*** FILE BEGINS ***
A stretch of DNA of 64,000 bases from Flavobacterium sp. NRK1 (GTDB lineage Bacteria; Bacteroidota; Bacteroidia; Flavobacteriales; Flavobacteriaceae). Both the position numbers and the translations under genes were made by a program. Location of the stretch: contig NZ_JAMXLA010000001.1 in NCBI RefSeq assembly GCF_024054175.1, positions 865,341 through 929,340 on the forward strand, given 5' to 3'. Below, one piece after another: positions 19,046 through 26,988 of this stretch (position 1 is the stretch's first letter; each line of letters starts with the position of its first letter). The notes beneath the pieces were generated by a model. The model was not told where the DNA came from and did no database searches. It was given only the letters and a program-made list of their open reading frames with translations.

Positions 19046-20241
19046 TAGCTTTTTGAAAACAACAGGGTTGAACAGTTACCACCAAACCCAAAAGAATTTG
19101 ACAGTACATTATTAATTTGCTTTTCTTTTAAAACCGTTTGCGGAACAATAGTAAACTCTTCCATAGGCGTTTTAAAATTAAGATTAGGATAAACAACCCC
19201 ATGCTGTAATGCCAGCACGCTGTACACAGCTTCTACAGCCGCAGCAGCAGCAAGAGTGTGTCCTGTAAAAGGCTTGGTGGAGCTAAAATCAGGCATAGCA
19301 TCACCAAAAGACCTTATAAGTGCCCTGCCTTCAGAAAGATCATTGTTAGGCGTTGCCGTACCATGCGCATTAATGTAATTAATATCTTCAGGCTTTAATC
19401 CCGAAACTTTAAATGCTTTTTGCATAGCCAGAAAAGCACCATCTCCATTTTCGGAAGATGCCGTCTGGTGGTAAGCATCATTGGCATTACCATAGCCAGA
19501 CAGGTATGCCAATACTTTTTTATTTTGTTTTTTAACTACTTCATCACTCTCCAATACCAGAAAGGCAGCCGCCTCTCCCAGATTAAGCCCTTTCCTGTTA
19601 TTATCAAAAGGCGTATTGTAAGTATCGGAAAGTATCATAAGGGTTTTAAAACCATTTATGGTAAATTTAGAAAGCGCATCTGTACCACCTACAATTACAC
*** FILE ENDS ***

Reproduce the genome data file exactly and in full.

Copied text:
A stretch of DNA of 64,000 bases from Flavobacterium sp. NRK1 (GTDB lineage Bacteria; Bacteroidota; Bacteroidia; Flavobacteriales; Flavobacteriaceae). Both the position numbers and the translations under genes were made by a program. Location of the stretch: contig NZ_JAMXLA010000001.1 in NCBI RefSeq assembly GCF_024054175.1, positions 865,341 through 929,340 on the forward strand, given 5' to 3'. Below, one piece after another: positions 19,046 through 26,988 of this stretch (position 1 is the stretch's first letter; each line of letters starts with the position of its first letter). The notes beneath the pieces were generated by a model. The model was not told where the DNA came from and did no database searches. It was given only the letters and a program-made list of their open reading frames with translations.

Positions 19046-20241
19046 TAGCTTTTTGAAAACAACAGGGTTGAACAGTTACCACCAAACCCAAAAGAATTTG
19101 ACAGTACATTATTAATTTGCTTTTCTTTTAAAACCGTTTGCGGAACAATAGTAAACTCTTCCATAGGCGTTTTAAAATTAAGATTAGGATAAACAACCCC
19201 ATGCTGTAATGCCAGCACGCTGTACACAGCTTCTACAGCCGCAGCAGCAGCAAGAGTGTGTCCTGTAAAAGGCTTGGTGGAGCTAAAATCAGGCATAGCA
19301 TCACCAAAAGACCTTATAAGTGCCCTGCCTTCAGAAAGATCATTGTTAGGCGTTGCCGTACCATGCGCATTAATGTAATTAATATCTTCAGGCTTTAATC
19401 CCGAAACTTTAAATGCTTTTTGCATAGCCAGAAAAGCACCATCTCCATTTTCGGAAGATGCCGTCTGGTGGTAAGCATCATTGGCATTACCATAGCCAGA
19501 CAGGTATGCCAATACTTTTTTATTTTGTTTTTTAACTACTTCATCACTCTCCAATACCAGAAAGGCAGCCGCCTCTCCCAGATTAAGCCCTTTCCTGTTA
19601 TTATCAAAAGGCGTATTGTAAGTATCGGAAAGTATCATAAGGGTTTTAAAACCATTTATGGTAAATTTAGAAAGCGCATCTGTACCACCTACAATTACAC